Small companies won yet another reprieve from having to comply with the most controversial provision of the Sarbanes-Oxley Act.
Securities and Exchange Commission Commissioner Roel Campos said Monday that the regulator will recommend at its Dec. 13 meeting that the deadline for small companies assessing their internal controls be pushed back for a fifth time, Bloomberg reported.
“It makes sense for the smallest companies to have another year,” Campos said, according to the wire service.
He added that the companies with market value of less than $75 million will have “all the benefits of having the new guidance put in place first,” according to the report.
The more time the SEC gives small companies, however, the happier they will be.
According to a recent survey by Merrill Lynch, over 80 percent of smaller firms said they expect Sarbox-related costs to range between flat and increasing over the next 12-months.
The investment bank said 16 percent of firms said they anticipate Sarbox-related costs to increase next year— the highest reading since its survey’s inception in March 2005.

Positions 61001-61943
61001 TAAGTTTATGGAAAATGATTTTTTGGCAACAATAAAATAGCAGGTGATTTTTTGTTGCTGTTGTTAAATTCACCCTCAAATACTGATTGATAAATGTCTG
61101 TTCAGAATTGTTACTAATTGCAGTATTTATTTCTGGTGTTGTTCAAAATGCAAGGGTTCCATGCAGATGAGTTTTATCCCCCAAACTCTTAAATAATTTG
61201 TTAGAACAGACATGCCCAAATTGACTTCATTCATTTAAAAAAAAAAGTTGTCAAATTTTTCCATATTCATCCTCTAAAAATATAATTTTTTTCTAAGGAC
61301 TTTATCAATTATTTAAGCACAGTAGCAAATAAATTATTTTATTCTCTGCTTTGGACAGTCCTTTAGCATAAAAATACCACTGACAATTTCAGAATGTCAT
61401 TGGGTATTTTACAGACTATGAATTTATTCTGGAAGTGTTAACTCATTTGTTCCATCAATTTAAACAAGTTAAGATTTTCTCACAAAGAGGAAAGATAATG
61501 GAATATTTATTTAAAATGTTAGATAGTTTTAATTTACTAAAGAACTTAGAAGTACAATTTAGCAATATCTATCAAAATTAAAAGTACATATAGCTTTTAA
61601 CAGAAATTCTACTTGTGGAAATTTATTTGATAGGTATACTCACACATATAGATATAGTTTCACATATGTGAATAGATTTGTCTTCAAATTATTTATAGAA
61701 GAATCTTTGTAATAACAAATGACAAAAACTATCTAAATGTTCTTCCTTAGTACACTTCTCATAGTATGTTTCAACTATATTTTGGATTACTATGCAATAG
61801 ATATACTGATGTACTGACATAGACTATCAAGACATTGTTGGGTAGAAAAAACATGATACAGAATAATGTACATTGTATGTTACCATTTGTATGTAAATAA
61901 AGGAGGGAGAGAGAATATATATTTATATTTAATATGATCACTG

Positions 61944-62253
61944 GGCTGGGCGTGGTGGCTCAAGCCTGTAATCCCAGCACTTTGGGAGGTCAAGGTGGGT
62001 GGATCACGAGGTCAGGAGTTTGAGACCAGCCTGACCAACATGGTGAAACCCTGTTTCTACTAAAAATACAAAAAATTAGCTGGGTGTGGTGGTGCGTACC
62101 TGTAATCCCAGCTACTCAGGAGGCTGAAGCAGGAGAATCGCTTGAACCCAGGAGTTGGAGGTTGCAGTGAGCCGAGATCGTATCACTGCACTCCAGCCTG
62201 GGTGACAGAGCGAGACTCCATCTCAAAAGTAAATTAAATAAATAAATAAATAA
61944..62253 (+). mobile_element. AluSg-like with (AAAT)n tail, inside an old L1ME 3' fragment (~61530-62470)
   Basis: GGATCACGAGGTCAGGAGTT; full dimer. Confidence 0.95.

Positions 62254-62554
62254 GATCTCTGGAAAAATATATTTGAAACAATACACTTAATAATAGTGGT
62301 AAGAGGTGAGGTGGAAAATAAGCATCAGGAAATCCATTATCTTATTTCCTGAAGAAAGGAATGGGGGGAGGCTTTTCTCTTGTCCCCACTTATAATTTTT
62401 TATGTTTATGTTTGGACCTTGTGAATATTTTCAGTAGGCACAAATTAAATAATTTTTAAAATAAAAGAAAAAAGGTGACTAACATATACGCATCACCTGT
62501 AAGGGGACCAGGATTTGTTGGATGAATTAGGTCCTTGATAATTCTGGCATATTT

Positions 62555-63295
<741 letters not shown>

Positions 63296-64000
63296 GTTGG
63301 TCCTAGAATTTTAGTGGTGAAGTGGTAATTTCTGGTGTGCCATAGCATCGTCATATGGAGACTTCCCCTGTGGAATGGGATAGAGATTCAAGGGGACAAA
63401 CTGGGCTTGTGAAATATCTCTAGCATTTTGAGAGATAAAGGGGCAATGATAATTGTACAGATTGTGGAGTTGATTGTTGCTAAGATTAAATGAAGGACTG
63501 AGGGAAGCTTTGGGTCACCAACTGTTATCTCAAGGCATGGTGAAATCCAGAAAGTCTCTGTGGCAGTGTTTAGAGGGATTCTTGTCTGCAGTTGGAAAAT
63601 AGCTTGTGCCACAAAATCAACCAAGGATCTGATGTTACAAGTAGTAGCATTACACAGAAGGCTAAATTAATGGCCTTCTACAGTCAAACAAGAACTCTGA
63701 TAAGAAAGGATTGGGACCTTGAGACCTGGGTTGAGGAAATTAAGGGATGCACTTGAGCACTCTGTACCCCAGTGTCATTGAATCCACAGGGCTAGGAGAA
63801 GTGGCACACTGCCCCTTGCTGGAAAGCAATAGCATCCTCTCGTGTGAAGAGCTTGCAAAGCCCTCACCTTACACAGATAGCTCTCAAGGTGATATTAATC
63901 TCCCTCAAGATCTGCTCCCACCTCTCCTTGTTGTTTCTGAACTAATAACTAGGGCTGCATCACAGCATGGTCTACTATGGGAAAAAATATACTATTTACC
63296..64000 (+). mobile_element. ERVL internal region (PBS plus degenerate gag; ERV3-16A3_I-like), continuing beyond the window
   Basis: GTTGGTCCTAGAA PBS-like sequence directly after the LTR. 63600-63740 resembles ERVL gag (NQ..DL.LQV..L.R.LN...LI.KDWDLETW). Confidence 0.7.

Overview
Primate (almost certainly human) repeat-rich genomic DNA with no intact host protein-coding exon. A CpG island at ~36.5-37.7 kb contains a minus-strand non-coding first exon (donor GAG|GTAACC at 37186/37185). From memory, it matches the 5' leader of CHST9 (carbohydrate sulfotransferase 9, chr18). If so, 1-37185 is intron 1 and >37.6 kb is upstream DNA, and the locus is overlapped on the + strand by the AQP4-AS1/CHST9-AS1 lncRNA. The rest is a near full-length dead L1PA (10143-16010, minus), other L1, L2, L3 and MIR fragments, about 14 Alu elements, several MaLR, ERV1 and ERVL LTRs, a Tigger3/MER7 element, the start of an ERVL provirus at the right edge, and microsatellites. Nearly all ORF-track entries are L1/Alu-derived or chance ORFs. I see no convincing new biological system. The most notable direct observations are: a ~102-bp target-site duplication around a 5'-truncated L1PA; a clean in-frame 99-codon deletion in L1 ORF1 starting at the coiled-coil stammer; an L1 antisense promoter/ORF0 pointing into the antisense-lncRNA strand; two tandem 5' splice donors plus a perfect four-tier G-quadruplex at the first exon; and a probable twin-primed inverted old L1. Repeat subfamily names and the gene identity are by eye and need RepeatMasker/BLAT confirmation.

In fact, the percentage of firms anticipating increases has risen since the past quarter. Merrill reported that 35 percent now expect increases while only 19 percent predict lower costs.
In addition, about 11 percent of the survey’s respondents expect Sarbox-related cost increases to exceed 25 percent over the next year.
Merrill also points out that those firms that anticipate costs declining by more than 25 percent have fallen to 2 percent, which is the lowest it has seen since it started its series of surveys.
Perhaps most critically, however, the survey found that nearly half of the firms (46 percent) still say that Sarbox costs will remain the same; neither increasing nor decreasing from the current high levels.
The survey is based on the responses of 227 Micro and Small Cap firms in the US. The respondents were among the roughly 3,000 firms in the MLSCR Micro and Small Cap composites that were invited to participate.